Does Divination Work? Count the Ways.
TAROT CARDS: Tarot has had an ability throughout history to adapt and absorb other esoteric systems. This makes it an almost perfect oracle which can adjust to any time, space or culture. Its invocation of the great themes of life……Death, The Lovers, The Devil, The Wheel of Fortune, speaks directly to our imagination.
CRYSTAL BALL: Scrying is the art of staring into a shiny object until it surrenders an image. Crystal balls are traditionally popular, but one can also use the surface of water, even the fingernails. The scryers of Fez were said to peer into a vessel of water in which they saw swarms of demons whose responses to questions could be interpreted by their wild gesticulations.
I CHING: Although almost five thousand years old, the I Ching didn’t reach western civilisation until 1882 with the Legge translation of this “Book of Changes’. Further versions by Wilhelm and Blofeld fully popularised this divination by yarrow sticks or coins. Flipping the coin for heads or tails is a devolution of the I Ching system. The book itself is both austere and yet sublime. Blofeld said that to consult it was like consulting a living being.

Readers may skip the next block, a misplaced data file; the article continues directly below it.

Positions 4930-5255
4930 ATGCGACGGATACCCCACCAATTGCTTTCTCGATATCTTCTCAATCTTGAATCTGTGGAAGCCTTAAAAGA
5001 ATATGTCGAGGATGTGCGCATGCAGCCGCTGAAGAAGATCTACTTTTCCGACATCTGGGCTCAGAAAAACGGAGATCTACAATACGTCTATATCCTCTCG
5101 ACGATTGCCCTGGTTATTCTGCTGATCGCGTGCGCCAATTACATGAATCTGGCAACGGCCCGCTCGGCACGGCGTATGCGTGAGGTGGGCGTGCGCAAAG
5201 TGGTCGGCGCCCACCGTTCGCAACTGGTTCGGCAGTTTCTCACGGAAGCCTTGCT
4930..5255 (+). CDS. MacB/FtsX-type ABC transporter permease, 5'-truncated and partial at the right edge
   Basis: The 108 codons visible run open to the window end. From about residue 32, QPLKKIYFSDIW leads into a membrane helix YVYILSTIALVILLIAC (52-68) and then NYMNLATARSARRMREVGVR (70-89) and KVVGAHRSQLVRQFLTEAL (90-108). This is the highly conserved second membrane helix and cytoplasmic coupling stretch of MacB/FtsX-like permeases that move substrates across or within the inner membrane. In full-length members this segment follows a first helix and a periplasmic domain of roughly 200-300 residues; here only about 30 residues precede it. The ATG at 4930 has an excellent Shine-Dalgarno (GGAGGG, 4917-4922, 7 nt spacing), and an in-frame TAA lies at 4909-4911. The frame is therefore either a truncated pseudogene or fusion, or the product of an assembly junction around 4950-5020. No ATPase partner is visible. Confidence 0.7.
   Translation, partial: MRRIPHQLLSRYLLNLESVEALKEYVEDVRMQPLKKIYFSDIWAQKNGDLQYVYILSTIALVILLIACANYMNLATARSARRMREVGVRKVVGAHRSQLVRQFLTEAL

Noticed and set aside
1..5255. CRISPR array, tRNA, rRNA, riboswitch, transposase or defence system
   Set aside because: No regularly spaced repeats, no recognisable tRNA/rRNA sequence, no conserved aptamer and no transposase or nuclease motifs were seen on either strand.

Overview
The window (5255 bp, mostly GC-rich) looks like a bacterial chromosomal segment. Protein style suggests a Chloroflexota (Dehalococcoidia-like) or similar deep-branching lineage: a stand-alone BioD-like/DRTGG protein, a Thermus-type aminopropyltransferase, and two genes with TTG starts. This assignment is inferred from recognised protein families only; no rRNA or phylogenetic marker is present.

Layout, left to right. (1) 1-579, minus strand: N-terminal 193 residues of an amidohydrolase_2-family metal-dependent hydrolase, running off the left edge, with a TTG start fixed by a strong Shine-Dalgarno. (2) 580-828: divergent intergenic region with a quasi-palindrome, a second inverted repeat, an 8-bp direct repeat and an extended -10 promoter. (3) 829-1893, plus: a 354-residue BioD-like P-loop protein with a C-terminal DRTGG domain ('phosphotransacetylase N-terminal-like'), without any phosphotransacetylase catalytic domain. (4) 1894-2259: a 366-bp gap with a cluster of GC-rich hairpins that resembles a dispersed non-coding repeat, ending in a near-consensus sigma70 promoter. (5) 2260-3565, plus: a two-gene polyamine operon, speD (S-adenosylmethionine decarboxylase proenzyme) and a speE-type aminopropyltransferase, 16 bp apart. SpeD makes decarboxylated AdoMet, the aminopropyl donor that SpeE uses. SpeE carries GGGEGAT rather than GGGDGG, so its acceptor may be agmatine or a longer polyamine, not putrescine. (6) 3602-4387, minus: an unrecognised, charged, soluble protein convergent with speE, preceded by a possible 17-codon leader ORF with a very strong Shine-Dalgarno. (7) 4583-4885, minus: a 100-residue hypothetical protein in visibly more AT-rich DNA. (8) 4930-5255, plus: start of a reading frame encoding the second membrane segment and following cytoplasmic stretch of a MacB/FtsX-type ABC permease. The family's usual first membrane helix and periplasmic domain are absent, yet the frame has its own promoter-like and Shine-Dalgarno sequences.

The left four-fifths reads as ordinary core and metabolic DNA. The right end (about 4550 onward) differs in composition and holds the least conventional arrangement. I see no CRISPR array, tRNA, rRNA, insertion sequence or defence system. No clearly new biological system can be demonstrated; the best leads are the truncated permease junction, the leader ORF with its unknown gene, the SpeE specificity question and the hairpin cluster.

CARTOMANCY: Playing cards, Tarot’s poor relations from an occult point of view, not having the added weight of the Major Arcana (due to Church repression) tend to throw their light upon the more mundane matters of romance, finance, good and bad luck. Their very nature emphasises numerology and the differing characteristics of the four suits.